As I am reading through Jay-Z’s book Decoded, I am making some notes about his articulation of music, art and writing. He is very insightful in seeing rap and hip-hop through the lens of appropriation of traditions, I think, and how many rap artists saw hip-hop as a way to tell their story. I’m not sure if that is still the case, given the commercialization of the genre and the global reach, but it was true at the start: rapping and rhyming gave voice to many of the urban musicians’ world that was mostly forgotten about or ignored by mainstream America.
Here are a few quotes from Jay-Z:
“In poetry, the meter is abstract, but in rap, the meter is something you literally hear: it’s the beat.” (p10)
“The flow isn’t like time, it’s like life. It’s like a heartbeat, or the way you breathe ...” (p12)
“(I love) … the challenge of moving around couplets and triplets, stacking double entrendes, speed rapping.” (p17)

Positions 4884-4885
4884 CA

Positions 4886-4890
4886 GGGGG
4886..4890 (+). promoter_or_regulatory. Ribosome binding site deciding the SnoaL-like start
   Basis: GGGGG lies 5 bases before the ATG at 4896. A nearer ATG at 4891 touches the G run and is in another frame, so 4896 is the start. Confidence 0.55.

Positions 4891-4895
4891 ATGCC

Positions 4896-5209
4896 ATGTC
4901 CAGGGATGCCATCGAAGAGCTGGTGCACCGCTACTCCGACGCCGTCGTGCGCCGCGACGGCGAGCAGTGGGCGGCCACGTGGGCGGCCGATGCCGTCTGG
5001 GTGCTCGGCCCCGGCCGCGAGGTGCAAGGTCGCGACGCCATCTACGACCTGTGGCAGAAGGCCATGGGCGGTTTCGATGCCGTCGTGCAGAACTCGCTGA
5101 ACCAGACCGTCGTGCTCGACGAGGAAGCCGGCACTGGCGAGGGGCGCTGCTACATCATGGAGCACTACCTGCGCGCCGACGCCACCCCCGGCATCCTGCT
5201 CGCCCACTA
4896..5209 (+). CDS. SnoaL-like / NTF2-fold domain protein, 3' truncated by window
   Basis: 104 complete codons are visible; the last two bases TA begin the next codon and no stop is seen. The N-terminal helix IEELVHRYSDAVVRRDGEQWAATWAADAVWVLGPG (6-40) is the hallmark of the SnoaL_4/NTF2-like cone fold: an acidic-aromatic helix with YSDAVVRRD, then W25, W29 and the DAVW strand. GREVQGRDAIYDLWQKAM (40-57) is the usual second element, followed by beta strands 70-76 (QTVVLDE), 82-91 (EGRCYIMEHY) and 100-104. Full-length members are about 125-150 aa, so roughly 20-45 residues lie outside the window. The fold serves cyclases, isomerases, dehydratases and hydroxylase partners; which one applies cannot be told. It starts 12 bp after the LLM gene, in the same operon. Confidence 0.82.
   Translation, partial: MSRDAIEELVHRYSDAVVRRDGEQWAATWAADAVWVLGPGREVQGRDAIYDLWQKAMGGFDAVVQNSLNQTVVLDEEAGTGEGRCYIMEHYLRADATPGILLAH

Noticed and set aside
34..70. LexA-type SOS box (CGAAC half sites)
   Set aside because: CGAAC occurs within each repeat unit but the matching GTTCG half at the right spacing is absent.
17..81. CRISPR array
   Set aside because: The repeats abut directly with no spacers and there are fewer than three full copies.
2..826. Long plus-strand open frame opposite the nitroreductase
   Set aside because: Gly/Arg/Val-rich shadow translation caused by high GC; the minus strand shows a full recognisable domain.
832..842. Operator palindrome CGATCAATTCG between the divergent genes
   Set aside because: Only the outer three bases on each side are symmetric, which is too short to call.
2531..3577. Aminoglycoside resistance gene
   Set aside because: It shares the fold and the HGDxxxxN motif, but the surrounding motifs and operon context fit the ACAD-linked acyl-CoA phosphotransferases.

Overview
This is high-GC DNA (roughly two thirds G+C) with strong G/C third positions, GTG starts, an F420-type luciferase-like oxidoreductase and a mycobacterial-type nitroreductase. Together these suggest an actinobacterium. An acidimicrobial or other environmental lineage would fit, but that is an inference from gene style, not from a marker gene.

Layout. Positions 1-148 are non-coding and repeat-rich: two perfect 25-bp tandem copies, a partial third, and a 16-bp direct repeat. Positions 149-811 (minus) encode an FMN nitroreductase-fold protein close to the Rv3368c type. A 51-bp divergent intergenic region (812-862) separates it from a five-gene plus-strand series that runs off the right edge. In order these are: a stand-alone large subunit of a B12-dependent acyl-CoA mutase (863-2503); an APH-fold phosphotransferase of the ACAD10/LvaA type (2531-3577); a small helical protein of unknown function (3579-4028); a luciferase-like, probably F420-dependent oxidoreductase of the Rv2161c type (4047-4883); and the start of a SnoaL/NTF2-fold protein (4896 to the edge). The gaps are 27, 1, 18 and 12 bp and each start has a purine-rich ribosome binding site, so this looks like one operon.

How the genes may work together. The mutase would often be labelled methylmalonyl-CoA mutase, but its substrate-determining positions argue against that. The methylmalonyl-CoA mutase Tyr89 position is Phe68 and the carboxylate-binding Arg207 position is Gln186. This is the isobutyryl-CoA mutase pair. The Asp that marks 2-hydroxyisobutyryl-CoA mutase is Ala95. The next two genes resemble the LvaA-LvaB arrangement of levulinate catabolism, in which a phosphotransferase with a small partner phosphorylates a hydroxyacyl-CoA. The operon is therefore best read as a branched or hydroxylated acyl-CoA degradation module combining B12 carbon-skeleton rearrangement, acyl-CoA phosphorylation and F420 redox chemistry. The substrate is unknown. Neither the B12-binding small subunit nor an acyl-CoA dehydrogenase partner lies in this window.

“Great rap should have all kinds of unresolved layers that you don’t necessarily figure out the first time you listen to it.” (p54)
“A poet’s mission is to make words do more work than they normally do, to make them work on more than one level.” (p54)
“(Poets and rappers) …bend language, improvise, and invent new ways of speaking the truth.” (p56)
“Everything that hip hop touches is transformed by the encounter, especially things like language and brands, which leave themselves open to constant redefinition.” (p84)
I’m only about halfway through the book and yesterday, I was posting these on Twitter with the hashtag of #JayZsez and it sparked a number of people’s interest in the book.
Peace (in the writing),